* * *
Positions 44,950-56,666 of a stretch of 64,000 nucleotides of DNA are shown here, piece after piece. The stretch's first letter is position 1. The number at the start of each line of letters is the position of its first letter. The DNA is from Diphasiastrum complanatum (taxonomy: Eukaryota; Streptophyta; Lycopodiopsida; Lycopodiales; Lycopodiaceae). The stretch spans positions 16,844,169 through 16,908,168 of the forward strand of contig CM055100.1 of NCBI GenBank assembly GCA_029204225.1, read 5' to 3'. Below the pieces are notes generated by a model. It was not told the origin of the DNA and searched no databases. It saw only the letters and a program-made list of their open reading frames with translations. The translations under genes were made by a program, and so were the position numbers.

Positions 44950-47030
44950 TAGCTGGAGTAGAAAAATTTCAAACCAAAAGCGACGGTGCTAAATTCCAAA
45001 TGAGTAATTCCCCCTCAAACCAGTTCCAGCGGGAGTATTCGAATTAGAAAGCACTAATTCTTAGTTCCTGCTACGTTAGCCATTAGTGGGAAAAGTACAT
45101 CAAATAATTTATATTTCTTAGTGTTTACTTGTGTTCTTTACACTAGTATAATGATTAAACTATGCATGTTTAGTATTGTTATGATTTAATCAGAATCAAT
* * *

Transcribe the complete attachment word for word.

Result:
Positions 44,950-56,666 of a stretch of 64,000 nucleotides of DNA are shown here, piece after piece. The stretch's first letter is position 1. The number at the start of each line of letters is the position of its first letter. The DNA is from Diphasiastrum complanatum (taxonomy: Eukaryota; Streptophyta; Lycopodiopsida; Lycopodiales; Lycopodiaceae). The stretch spans positions 16,844,169 through 16,908,168 of the forward strand of contig CM055100.1 of NCBI GenBank assembly GCA_029204225.1, read 5' to 3'. Below the pieces are notes generated by a model. It was not told the origin of the DNA and searched no databases. It saw only the letters and a program-made list of their open reading frames with translations. The translations under genes were made by a program, and so were the position numbers.

Positions 44950-47030
44950 TAGCTGGAGTAGAAAAATTTCAAACCAAAAGCGACGGTGCTAAATTCCAAA
45001 TGAGTAATTCCCCCTCAAACCAGTTCCAGCGGGAGTATTCGAATTAGAAAGCACTAATTCTTAGTTCCTGCTACGTTAGCCATTAGTGGGAAAAGTACAT
45101 CAAATAATTTATATTTCTTAGTGTTTACTTGTGTTCTTTACACTAGTATAATGATTAAACTATGCATGTTTAGTATTGTTATGATTTAATCAGAATCAAT